T.S. Eliot (1888-1965), an American-English poet, playwright,
and literary critic, was awarded the Nobel Prize for Literature
in 1948. Eliot's release of "The Love Song of J. Alfred
Prufrock" in 1917 (included in the book Prufrock and Other
Observations) garnered him great attention as an important
modernist poet. [ Click to Order Eliot's Collected Poems 1909-1962 (hard $) ]
Befriending Ezra Pound, Eliot moved to England in 1914. It
was his publication of The Waste Land in 1922 that would
secure Eliot his place as one of the greatest poets of
the 20th Century. He succeeded The Waste Land with the
publication of The Four Quartets (each quartet is a complete
poem), considered by many to be his masterpiece.
When Mr. Apollinax visited the United States
His laughter tinkled among the teacups.
I thought of Fragilion, that shy figure among the birch-trees,
And of Priapus in the shrubbery
Gaping at the lady in the swing.
In the palace of Mrs. Phlaccus, at Professor Channing-Cheetah's
He laughed like an irresponsible foetus.
His laughter was submarine and profound
Like the old man of the sea's
Hidden under coral islands
Where worried bodies of drowned men drift down in the green silence,
Dropping from fingers of surf.
I looked for the head of Mr. Apollinax rolling under a chair
Or grinning over a screen
With seaweed in its hair.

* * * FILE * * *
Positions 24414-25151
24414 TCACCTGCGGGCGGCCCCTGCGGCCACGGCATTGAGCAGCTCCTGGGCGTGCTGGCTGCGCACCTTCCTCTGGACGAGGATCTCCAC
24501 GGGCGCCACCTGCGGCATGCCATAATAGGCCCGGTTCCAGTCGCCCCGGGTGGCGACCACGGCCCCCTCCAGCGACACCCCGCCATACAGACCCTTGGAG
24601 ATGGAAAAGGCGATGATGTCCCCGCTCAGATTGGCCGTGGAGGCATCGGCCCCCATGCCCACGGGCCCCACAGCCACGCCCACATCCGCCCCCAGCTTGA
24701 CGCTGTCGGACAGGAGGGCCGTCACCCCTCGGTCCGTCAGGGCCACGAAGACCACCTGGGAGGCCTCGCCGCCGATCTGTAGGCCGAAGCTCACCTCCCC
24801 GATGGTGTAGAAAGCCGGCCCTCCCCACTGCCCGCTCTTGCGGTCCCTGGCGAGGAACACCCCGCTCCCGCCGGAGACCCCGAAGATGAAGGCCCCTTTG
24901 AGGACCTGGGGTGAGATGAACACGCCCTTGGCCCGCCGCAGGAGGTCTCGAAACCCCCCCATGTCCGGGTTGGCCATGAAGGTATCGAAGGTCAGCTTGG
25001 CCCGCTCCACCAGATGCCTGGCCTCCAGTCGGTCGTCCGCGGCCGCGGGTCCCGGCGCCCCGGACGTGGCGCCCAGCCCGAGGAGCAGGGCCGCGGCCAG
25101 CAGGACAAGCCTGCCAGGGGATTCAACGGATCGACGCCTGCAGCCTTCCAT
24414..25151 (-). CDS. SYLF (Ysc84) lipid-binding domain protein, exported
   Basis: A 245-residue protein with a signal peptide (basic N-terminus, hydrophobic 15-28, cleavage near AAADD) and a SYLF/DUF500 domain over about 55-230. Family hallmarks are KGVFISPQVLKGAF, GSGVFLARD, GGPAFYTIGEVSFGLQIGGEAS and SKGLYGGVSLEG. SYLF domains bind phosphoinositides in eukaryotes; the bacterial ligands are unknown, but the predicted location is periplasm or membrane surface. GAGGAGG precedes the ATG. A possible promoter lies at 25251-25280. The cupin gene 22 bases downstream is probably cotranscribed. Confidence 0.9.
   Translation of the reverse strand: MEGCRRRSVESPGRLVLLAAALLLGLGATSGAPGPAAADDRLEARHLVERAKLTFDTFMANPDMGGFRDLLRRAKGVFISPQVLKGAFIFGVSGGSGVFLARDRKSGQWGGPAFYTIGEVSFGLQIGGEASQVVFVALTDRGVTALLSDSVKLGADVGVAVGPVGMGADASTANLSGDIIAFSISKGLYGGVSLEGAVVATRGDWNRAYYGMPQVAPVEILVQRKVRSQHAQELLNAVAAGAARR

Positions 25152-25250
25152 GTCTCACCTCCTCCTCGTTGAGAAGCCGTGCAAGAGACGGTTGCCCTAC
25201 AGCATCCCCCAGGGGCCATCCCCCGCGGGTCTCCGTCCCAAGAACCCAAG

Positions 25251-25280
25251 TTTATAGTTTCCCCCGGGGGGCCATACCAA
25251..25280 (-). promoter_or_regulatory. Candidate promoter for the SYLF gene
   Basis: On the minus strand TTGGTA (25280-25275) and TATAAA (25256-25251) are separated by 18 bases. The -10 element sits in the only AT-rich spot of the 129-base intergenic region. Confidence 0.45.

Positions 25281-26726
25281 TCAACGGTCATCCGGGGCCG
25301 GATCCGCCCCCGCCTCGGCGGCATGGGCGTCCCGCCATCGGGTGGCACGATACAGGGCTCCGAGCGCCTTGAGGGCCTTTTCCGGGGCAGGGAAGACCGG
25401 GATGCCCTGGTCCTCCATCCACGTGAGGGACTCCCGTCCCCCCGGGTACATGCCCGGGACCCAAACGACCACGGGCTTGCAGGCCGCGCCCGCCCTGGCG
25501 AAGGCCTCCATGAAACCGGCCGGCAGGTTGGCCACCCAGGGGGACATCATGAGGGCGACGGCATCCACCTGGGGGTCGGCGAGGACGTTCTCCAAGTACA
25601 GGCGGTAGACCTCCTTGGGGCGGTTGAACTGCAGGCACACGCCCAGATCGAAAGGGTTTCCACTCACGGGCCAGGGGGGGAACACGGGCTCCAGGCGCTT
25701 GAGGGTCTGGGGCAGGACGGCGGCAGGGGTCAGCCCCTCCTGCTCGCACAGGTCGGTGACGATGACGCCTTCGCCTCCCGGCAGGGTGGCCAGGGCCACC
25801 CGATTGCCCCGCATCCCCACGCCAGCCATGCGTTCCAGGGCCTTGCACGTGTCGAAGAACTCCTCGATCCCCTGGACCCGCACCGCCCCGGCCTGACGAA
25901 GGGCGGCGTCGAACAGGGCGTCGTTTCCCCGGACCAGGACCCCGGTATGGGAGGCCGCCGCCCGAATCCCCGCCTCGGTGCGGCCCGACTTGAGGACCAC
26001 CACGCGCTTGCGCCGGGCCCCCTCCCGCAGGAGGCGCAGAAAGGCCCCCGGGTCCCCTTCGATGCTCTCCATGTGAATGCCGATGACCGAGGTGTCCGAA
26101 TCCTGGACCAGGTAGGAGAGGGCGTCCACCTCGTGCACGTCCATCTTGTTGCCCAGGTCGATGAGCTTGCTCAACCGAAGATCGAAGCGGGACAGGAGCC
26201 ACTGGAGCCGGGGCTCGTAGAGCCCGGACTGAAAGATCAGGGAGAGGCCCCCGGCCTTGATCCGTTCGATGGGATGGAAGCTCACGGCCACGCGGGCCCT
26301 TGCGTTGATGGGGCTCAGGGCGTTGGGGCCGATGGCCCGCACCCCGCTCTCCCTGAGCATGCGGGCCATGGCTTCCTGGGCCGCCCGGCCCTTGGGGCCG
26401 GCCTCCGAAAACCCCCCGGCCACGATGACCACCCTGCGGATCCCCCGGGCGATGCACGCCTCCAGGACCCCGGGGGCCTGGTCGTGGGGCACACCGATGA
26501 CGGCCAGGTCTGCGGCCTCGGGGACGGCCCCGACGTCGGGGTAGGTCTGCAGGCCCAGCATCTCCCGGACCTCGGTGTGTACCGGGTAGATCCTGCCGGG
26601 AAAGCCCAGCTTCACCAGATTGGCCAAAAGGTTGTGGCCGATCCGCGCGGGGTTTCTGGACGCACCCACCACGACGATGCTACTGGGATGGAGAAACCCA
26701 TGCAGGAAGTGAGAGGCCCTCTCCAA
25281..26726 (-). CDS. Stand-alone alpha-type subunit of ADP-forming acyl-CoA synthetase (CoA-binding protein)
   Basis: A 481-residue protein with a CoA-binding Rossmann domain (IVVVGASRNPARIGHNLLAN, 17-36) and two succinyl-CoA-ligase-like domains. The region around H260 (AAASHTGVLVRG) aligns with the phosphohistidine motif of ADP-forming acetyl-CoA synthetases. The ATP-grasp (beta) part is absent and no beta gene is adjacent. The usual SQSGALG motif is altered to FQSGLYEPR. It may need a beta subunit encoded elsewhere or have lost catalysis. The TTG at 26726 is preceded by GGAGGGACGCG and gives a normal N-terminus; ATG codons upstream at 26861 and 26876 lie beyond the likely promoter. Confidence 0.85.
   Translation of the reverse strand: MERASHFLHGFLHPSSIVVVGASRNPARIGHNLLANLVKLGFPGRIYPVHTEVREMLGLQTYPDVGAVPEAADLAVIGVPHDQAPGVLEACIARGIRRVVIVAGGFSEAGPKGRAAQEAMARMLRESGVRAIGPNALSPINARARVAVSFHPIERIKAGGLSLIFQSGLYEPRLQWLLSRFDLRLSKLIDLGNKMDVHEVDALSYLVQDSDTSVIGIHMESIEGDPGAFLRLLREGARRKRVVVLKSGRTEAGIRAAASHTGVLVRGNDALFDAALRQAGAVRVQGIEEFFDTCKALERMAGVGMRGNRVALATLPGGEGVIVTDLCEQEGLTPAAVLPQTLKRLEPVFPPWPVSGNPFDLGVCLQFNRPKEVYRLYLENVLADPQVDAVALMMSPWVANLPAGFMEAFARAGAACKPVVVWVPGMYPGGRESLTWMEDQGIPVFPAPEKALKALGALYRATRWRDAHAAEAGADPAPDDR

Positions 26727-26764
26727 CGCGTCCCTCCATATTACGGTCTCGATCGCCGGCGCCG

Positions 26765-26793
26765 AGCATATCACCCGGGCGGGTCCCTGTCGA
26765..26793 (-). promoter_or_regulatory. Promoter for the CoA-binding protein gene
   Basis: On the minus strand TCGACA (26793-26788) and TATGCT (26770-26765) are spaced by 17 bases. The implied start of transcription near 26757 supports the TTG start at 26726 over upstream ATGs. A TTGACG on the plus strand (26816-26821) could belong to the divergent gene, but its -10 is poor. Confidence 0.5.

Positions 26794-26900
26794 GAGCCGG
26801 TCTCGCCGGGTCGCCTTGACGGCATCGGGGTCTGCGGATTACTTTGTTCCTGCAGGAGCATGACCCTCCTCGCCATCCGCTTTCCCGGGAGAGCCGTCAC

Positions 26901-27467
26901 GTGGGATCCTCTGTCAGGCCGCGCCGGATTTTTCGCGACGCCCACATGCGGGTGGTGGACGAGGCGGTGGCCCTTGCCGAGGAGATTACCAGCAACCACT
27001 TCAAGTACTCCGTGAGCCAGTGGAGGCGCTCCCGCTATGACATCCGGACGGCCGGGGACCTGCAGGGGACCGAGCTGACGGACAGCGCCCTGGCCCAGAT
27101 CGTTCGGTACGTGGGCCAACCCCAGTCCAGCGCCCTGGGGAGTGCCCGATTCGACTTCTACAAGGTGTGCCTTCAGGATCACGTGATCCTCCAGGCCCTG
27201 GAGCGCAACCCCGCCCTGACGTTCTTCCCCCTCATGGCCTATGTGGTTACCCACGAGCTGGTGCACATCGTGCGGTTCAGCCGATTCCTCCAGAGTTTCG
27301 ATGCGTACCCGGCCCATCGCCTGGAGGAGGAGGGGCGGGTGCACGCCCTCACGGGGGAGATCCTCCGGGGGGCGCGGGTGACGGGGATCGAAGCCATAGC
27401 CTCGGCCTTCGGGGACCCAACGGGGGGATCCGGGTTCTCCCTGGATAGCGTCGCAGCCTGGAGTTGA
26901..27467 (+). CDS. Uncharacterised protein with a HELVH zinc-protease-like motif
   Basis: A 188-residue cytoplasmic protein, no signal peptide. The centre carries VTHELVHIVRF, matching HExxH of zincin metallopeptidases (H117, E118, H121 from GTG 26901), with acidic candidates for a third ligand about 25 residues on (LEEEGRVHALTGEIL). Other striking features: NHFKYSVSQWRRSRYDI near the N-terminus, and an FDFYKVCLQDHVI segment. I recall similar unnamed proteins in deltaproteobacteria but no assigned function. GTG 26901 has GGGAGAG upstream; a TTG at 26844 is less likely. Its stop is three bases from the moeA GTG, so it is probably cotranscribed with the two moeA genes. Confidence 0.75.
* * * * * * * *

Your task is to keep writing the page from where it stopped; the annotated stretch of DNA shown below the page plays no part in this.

I heard the beat of centaur's hoofs over the hard turf
As his dry and passionate talk devoured the afternoon.
"He is a charming man"--"But after all what did he mean?"--
"His pointed ears.... He must be unbalanced,"--
"There was something he said that I might have challenged."
Of dowager Mrs. Phlaccus, and Professor and Mrs. Cheetah
I remember a slice of lemon, and a bitten macaroon.
1917. Prufrock and Other Observations.
"Mr. Apollinax" exemplifies Eliot's earlier work, when he more
freely explored humor. While his later elegance, haunting
phrases, and use of repetition are lacking, there is a playful-
ness in sounds and a sustained narrative that foreshadow a poet
destined for greatness.
His greater works, especially The Four Quartets, are more
thoughtful and spiritual in nature: the works of a mind in
contemplation, and especially in the case of The Waste Land,
a mind tortured, troubled, and disillusioned by the period
following World War I.
Links of Interest:
Contains online texts of major poems and discusses their allusions, with links to discussion groups and bibliography.